Home |  PublicationsEncyclopedia |  Fort McCulloch

The Encyclopedia of Oklahoma History and Culture

"Diagram of Gen'l Pike's Fortifications" at Boggy Depot [not to scale and not geographically accurate], sketch by unknown Confederate officer, 1862. North is at top of map.
(image courtesy of the National Archives, Record Group 109, Confederate Records, maps, 70653039).


Fort McCulloch was the main Confederate fortification in southern Indian Territory during the Civil War. Built by troops under the command of Brig. Gen. Albert Pike, Fort McCulloch was positioned on a bluff on the south bank of the Blue River about three miles southwest of Kenefic in present Bryan County, Oklahoma.

After the Confederate defeat at the Battle of Pea Ridge, Arkansas, in March 1862, Pike abandoned his headquarters at Fort Davis in the Cherokee Nation. Believing the site was vulnerable to Union attack, Pike removed his troops to the Blue River, some 150 miles to the southwest in the Choctaw Nation. Named for Gen. Benjamin McCulloch who died at Pea Ridge, the post was strategically located along routes leading to Forts Gibson and Washita in Indian Territory, Fort Smith, Arkansas, and supply towns in north Texas. Consisting of earthworks and no permanent buildings, the facility was garrisoned by Texas and Arkansas troops. Although the outpost was not abandoned until the war's conclusion, its importance began to fade with Pike's resignation in July 1862. Thereafter it served as a haven for refugees and briefly in 1865 as Gen. Stand Watie's seat of command. The site of Fort McCulloch was placed on the National Register of Historic Places in 1971 (NR 71000659).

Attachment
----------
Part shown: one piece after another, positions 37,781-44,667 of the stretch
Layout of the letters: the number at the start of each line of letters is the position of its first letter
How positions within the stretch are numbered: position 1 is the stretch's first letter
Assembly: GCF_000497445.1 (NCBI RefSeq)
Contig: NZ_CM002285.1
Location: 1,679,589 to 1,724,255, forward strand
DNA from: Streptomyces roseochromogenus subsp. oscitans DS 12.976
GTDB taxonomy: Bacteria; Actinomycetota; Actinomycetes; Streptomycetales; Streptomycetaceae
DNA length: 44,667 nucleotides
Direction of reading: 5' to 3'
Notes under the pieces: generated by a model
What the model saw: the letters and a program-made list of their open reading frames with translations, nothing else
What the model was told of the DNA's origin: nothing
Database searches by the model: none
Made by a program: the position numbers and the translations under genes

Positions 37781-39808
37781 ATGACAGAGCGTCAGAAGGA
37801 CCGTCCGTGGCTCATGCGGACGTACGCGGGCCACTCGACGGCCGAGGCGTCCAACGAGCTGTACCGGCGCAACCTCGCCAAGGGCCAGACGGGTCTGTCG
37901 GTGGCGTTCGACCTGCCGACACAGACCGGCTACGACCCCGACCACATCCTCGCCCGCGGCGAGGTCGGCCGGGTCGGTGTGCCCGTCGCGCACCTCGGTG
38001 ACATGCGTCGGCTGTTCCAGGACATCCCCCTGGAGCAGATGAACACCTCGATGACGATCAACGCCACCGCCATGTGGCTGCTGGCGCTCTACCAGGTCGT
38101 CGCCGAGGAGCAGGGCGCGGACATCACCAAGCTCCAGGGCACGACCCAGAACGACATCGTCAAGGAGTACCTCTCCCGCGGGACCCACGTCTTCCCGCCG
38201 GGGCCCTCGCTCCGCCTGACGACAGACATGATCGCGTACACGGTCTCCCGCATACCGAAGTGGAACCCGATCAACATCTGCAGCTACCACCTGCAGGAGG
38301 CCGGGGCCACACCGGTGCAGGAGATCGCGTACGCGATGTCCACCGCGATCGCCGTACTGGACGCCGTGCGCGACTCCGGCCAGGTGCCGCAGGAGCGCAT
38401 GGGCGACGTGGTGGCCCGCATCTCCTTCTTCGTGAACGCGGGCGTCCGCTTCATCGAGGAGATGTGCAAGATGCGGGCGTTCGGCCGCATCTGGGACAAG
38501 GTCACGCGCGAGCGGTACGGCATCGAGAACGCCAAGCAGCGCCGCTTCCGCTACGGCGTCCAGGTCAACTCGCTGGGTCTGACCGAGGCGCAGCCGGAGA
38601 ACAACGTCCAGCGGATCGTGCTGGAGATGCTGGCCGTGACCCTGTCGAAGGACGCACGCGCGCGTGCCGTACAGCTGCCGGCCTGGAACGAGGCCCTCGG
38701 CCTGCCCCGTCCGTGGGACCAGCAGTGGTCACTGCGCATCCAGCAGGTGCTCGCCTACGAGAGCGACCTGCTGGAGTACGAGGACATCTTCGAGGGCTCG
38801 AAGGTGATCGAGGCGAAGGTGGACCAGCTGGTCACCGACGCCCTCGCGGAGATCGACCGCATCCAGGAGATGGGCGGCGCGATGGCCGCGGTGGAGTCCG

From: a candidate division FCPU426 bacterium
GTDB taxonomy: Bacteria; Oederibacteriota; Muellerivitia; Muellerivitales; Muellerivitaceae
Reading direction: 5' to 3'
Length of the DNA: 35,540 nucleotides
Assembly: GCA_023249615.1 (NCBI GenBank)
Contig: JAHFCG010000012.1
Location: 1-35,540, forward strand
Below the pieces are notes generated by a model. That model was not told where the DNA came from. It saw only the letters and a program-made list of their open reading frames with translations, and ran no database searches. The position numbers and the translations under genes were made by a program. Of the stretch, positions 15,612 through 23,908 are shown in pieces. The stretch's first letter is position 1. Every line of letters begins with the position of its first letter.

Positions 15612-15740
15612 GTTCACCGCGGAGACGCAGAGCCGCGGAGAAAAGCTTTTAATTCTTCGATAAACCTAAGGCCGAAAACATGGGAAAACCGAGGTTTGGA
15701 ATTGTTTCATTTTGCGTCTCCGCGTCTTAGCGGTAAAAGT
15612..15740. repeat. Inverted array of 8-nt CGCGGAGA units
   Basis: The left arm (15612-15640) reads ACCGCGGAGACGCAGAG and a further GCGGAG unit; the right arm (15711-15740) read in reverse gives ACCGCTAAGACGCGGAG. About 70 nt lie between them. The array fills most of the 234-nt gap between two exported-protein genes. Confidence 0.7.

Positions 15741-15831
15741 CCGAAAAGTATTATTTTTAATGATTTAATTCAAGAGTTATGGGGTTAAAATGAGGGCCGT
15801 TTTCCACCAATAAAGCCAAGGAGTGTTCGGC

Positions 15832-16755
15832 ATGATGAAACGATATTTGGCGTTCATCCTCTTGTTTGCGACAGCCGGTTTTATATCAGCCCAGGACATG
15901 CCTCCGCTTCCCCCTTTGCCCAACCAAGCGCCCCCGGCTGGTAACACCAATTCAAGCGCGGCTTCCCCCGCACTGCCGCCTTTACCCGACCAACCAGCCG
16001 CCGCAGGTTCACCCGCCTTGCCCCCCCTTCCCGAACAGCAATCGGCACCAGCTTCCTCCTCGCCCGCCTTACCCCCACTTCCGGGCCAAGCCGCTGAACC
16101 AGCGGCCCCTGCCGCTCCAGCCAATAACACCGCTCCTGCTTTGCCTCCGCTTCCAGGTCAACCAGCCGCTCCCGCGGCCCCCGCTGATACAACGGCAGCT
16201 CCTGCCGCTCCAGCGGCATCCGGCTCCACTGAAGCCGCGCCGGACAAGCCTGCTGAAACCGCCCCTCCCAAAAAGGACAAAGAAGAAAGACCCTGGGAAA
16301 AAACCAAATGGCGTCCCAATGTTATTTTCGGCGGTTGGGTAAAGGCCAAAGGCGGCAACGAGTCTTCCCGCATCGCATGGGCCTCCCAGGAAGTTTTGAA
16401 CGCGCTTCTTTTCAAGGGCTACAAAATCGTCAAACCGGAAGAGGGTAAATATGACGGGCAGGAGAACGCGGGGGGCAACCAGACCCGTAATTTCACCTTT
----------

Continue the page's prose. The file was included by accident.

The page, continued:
Jon D. May


William P. Corbett, "Confederate Strongholds in Indian Territory: Forts Davis and McCulloch," in Early Military Forts and Posts in Oklahoma, ed. Odie B. Faulk, Kenny A. Franks, and Paul F. Lambert (Oklahoma City: Oklahoma Historical Society, 1978).

Edward Everett Dale and Gaston Litton, Cherokee Cavaliers: Forty Years of Cherokee History as Told in the Correspondence of the Ridge-Watie-Boudinot Family (Norman: University of Oklahoma Press, 1939).

W. B. Morrison, "Fort McCulloch," The Chronicles of Oklahoma 4 (September 1926).

Muriel H. Wright and LeRoy H. Fischer, "Civil War Sites in Oklahoma," The Chronicles of Oklahoma 44 (Summer 1966).

Browse By Topic

Civil War Era




The following (as per The Chicago Manual of Style, 17th edition) is the preferred citation for articles:
Jon D. May, “Fort McCulloch,” The Encyclopedia of Oklahoma History and Culture, https://www.okhistory.org/publications/enc/entry?entry=FO036.

Copyright and Terms of Use

No part of this site may be construed as in the public domain.

Copyright to all articles and other content in the online and print versions of The Encyclopedia of Oklahoma History is held by the Oklahoma Historical Society (OHS). This includes individual articles (copyright to OHS by author assignment) and corporately (as a complete body of work), including web design, graphics, searching functions, and listing/browsing methods. Copyright to all of these materials is protected under United States and International law.

Users agree not to download, copy, modify, sell, lease, rent, reprint, or otherwise distribute these materials, or to link to these materials on another web site, without authorization of the Oklahoma Historical Society. Individual users must determine if their use of the Materials falls under United States copyright law's "Fair Use" guidelines and does not infringe on the proprietary rights of the Oklahoma Historical Society as the legal copyright holder of The Encyclopedia of Oklahoma History and part or in whole.